1523 – Thomas Müntzer. Servant of God
The Allstedt palace was one of the locations most frequently visited by the Holy Roman Emperors and Kings during the 10th and 11th centuries. In subsequent periods, the palace came into the possession of the Landgraves of Thuringia, the Counts of Mansfeld, the House of Querfurt and, in 1496, of the Elector Friedrich of Saxony.
Between the 17th and the 20th centuries, Allstedt was variously used by a variety of Saxon dukes as a hunting lodge and dowager residence. Johann Wolfgang von Goethe also sojourned here on a number of occasions and wrote parts of his drama “Iphigeneia in Tauris” in this location. It was however the preacher, mystic and social revolutionary Thomas Müntzer who played a predominant role in the history of Allstedt.
On 27 May 1525, Thomas Müntzer was hanged outside the gates of Mühlhausen in the presence of the reigning duke. Over many generations, he was considered as a heretic and rebel and it was not until the 19th century that the social revolutionary aspects of his theology were discovered. Müntzer as a revolutionary and leader of peasants provided an idealised identity for the GDR. Many are familiar with his name, but no convincing portrait of him has survived, meaning that no-one knows what he looks like. A Dutch graphic artist produced an engraving of him in 1609, but was this his real appearance? How do you imagine what Thomas Müntzer looked like?
When Müntzer was appointed as pastor of the municipal parish church St John in Allstedt in 1523 aged 33, he immediately began implementing his own concepts of a “true” Christian community – and reformed church services: he was the first reformer to hold a service spoken entirely in the German language.
Here in Allstedt, Müntzer attempted to gain the Saxon elector and his family as partners in alliance. On 13 July 1524 in the still existing Hofstube [courtly hall], he preached a sermon in the presence of the Elector Johann and his son Johann Friedrich which would go down in German history as the “Sermon before the Princes”. Müntzer urged the Christian electors to fight against the “wicked heathens”. If they refused to help, they would forfeit their power to the Christian people.
Other Reformers were however also fighting for the favour of the influential imperial princes: Martin Luther warned them of the “rebellious spirit”, the “Satan” of Allstedt. This had an effect: following an interrogation in the Castle of Weimar, the Allstedt federation fell apart and Müntzer fled from the town overnight.
Müntzer’s liturgy was not abolished in Allstedt until decades after his death: from this point onwards, he was either considered a villain or no longer mentioned. Around 1700, Gottfried Arnold, preacher at the Allstedt Dowager’s Palace, dedicated himself to the impact made by Müntzer, as the reformer had never been totally forgotten in Allstedt!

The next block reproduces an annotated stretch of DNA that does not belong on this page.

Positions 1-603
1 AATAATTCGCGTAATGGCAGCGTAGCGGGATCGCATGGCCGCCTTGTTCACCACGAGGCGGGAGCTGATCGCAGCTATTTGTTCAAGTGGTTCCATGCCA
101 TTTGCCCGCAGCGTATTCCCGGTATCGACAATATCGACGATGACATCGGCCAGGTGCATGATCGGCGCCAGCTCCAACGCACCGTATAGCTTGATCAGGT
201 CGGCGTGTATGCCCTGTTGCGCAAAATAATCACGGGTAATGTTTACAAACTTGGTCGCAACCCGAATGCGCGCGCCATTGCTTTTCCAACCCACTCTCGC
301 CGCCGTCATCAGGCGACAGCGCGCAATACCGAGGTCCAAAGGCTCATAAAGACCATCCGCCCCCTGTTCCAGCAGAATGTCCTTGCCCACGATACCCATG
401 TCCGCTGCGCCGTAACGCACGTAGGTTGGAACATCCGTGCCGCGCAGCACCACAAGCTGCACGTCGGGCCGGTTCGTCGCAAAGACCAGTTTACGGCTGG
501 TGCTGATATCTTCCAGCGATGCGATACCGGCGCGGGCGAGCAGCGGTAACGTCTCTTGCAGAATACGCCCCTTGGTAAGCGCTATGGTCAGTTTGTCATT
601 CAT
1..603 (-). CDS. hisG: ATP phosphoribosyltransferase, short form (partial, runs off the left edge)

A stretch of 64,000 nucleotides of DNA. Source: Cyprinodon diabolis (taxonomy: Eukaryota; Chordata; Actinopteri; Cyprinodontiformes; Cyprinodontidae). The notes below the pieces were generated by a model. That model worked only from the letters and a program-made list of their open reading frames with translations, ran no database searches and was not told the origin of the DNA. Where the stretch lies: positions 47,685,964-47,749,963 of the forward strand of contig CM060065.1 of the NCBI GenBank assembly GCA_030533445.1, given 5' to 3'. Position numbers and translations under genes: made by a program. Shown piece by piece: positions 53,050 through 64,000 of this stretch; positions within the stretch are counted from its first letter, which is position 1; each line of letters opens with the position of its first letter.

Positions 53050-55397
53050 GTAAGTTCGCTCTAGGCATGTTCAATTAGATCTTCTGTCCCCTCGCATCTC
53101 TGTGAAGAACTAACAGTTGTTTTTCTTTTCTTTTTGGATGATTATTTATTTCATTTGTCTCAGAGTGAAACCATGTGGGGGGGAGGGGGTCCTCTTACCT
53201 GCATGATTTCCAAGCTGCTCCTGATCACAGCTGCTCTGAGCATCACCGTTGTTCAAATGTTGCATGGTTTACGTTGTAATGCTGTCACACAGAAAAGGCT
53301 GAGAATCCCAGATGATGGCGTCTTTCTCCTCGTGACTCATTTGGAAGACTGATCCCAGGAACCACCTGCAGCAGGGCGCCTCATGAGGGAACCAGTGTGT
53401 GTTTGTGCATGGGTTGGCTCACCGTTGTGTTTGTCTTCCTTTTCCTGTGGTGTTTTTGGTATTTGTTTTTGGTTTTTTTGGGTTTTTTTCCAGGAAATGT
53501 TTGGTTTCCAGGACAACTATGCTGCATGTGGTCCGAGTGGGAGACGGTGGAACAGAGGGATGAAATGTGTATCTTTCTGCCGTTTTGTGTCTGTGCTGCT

His image was used as a motif on emergency currency in 1921; in 1935, a drama was enacted to commemorate the millenary of Allstedt and the Müntzer Festival was established in 1953. The same year, an initial site of commemoration for Müntzer was opened in the tower of the ruins of the St Wigbert church.
The Thomas Müntzer commemoration site was opened in the castle in 1975 on the occasion of the 450th anniversary of the Peasants’ Revolt. In 1989 shortly before the end of the GDR, this exhibition was completely reorganised. Parts of the presentation can still be viewed as evidence of the appropriation of history in the new permanent collection entitled “1523 – Thomas Müntzer. A Servant of God” in Castle Allstedt. With its presentation of the reformer Thomas Müntzer the castle and fortress in Allstedt provide an authentic location relevant to the history of the Reformation of supra-regional significance!
The Thomas Müntzer Route was created in November 2015 to enable you to follow in the footsteps of the Reformer and visit the locations where he lived and worked. At the “Brennglas Allstedt” [magnifying glass, Allstedt], you can also relive the complex events during the Reformation relevant to the disputed theologist – on request with the aid of a guide.
Thomas Müntzer is however not the only reason to visit Allstedt. The castle is worth a visit in its own right: the stucco ceilings and castle chapel are exemplary of the Central German Baroque style. Come and marvel at the unique Late Gothic castle kitchen featuring one of the largest chimneys in castle buildings across Europe.
Also discover the exquisite ornate cast iron collection displaying the consummate artistry and technical knowledge of the iron foundry Mägdesprung.